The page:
New Book ** Edible Perennials: 50 Top perennials from Plants For A Future. Current interest in forest or woodland garden designs reflects an awareness that permanent mixed plantings are inherently more sustainable than annual monocultures. They safeguard and enrich soil ecosystems... more >>

Search Page Content
   Bookmark and Share
    By donating to PFAF, you can help support and expand our activities
    Plant Suppliers: Click here for a List

Lachnanthes carolina - (Lam.)Dandy.                
Common Name Red Root
Family Haemodoraceae
Synonyms L. tinctoria.
Known Hazards Poisonous[4].
Habitats Sandy and peaty shores and swamps[43].
Range Eastern N. America - New Jersey and Rhode Island to Florida.
Edibility Rating  
Medicinal Rating  
Moist Soil Semi-shade Full sun


Physical Characteristics       
 icon of manicon of flower
Lachnanthes carolina is a PERENNIAL growing to 1 m (3ft 3in). The flowers are hermaphrodite (have both male and female organs)

USDA hardiness zone : Coming soon

Suitable for: light (sandy) and medium (loamy) soils. Suitable pH: acid, neutral and basic (alkaline) soils. It can grow in semi-shade (light woodland) or no shade. It prefers moist soil.

Lachnanthes carolina Red Root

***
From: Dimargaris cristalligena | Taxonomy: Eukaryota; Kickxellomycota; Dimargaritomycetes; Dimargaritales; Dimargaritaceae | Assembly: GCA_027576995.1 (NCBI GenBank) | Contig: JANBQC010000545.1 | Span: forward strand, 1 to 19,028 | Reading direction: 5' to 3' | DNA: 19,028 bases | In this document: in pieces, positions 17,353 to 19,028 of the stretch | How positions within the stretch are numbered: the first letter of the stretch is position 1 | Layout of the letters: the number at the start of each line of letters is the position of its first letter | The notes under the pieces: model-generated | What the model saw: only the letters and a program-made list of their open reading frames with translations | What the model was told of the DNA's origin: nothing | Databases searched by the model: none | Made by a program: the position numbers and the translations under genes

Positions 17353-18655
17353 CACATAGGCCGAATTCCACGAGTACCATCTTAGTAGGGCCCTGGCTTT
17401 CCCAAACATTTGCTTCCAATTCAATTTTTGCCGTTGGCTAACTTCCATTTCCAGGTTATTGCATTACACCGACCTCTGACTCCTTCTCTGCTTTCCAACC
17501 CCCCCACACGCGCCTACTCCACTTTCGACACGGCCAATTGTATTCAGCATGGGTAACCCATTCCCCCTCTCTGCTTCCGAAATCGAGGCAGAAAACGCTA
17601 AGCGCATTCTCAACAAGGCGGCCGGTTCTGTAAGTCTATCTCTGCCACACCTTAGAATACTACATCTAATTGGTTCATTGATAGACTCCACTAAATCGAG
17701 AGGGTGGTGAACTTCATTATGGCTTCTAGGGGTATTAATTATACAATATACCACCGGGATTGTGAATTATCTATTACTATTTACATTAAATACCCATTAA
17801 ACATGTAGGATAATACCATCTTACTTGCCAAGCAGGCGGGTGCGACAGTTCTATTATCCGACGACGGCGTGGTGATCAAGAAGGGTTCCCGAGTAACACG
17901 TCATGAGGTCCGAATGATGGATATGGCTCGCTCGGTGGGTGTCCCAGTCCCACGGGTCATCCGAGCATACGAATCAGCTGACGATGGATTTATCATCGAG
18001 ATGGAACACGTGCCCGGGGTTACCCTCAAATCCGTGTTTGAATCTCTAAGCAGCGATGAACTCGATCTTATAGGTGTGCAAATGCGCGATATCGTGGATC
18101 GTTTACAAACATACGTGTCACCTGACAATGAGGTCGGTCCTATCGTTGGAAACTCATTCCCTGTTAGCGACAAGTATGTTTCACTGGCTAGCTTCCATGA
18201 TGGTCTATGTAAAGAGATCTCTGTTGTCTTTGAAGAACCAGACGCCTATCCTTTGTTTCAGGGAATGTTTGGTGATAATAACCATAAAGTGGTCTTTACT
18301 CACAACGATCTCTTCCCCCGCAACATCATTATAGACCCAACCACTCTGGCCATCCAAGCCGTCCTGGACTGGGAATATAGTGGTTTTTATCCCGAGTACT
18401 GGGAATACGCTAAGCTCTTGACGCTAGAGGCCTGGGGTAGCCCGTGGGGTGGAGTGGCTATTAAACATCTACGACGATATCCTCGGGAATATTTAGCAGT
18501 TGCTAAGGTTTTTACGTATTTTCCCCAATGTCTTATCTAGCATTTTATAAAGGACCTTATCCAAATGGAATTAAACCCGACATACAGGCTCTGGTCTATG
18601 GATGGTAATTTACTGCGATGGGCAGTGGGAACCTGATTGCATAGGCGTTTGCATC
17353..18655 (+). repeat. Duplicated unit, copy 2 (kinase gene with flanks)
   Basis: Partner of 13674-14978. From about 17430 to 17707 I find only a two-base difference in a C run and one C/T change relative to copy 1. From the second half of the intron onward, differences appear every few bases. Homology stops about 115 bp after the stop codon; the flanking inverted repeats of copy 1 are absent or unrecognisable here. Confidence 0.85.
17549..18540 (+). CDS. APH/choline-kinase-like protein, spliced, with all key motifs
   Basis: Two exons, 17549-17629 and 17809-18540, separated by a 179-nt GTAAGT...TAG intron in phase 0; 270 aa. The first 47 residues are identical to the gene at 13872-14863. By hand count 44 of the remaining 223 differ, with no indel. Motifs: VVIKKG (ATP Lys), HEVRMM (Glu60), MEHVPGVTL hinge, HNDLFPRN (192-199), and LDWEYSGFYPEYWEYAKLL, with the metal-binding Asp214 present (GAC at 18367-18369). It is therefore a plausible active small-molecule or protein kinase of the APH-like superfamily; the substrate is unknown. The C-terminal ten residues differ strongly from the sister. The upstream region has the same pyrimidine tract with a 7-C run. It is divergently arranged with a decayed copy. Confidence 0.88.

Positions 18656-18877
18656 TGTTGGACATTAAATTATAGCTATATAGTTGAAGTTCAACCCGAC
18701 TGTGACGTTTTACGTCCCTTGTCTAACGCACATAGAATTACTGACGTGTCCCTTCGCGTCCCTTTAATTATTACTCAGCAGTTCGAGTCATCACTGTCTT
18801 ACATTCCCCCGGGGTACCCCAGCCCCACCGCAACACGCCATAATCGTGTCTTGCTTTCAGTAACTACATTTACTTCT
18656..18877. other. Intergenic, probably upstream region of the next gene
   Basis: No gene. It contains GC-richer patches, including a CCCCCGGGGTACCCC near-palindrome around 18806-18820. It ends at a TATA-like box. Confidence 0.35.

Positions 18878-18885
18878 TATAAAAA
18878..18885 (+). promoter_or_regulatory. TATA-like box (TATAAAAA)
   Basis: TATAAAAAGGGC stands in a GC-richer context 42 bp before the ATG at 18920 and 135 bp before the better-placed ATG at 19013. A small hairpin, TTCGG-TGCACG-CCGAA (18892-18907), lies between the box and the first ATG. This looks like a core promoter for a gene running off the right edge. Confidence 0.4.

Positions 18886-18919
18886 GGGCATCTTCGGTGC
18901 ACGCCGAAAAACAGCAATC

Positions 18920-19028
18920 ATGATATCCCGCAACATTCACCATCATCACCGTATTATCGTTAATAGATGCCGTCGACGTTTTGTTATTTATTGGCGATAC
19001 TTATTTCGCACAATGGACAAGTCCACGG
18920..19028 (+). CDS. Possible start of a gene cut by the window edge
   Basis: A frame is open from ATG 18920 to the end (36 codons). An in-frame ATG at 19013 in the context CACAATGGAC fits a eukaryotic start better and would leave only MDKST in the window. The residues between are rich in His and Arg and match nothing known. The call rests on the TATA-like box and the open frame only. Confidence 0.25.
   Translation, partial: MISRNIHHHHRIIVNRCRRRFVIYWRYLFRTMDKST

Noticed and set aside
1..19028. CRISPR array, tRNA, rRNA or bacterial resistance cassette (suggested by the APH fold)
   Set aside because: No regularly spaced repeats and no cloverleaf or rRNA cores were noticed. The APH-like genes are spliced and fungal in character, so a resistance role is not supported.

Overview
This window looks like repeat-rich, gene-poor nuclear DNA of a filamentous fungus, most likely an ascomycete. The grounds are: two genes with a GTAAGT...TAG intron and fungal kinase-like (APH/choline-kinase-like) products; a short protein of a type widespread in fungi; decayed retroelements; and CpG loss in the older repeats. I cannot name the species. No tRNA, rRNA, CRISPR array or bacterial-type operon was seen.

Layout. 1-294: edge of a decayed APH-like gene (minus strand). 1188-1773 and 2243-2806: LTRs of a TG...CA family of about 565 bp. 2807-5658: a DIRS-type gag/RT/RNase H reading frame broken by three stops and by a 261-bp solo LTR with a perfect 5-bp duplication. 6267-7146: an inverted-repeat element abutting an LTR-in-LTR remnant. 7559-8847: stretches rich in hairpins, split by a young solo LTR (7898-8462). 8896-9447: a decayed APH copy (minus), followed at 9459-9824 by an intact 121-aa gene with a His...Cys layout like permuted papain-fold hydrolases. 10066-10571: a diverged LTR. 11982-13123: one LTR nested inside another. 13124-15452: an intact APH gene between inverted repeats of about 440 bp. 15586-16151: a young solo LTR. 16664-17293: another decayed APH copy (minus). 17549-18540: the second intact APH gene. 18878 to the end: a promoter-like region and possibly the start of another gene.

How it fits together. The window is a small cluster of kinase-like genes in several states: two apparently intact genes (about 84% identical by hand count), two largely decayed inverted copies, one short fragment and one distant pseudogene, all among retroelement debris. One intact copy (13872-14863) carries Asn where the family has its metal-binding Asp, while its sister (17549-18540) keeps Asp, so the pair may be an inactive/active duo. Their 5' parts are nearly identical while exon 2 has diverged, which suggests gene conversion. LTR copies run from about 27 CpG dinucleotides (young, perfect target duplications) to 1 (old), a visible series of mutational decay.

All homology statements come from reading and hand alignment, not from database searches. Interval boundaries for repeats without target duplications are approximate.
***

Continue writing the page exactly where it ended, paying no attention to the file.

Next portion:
Lachnanthes carolina Red Root
 Cultivated Beds;
Edible Uses                                         
None known
Medicinal Uses

Plants For A Future can not take any responsibility for any adverse effects from the use of plants. Always seek advice from a professional before using a plant medicinally.

Astringent;  Cancer;  Homeopathy;  Narcotic;  Nervine;  Tonic.

The root is astringent, narcotic, tonic and nervine[4]. Taken internally it produces a peculiar form of cerebral stimulation and narcosis, it was often used as a narcotic by some native North American Indian tribes[4]. It is also used in the treatment of bowel complaints, coughs, pneumonia and the spitting of blood[61, 257]. A strong decoction has been used as a wash for cancer[257]. A homeopathic remedy is prepared from the whole fresh plant, harvested when in flower[4].
Other Uses
A red dye is obtained from the root[1, 4, 61].
Cultivation details                                         
Requires a humus-rich loamy soil[1]. Plants are not quite hardy in Britain and are usually grown in a cold greenhouse[1, 4]. They will quite possibly succeed outdoors in the mildest areas of the country.
Seed - we have no information on this species but suggest sowing the seed in spring in a warm greenhouse. When they are large enough to handle, prick the seedlings out into individual pots and grow them on in the greenhouse for at least their first winter. Plant them out into their permanent positions in late spring or early summer, after the last expected frosts. Division in spring[1].
Plant Suppliers: Click here for a List

      You can download this page as a PDF

Expert comment                                         
Botanical References                                         
Links / References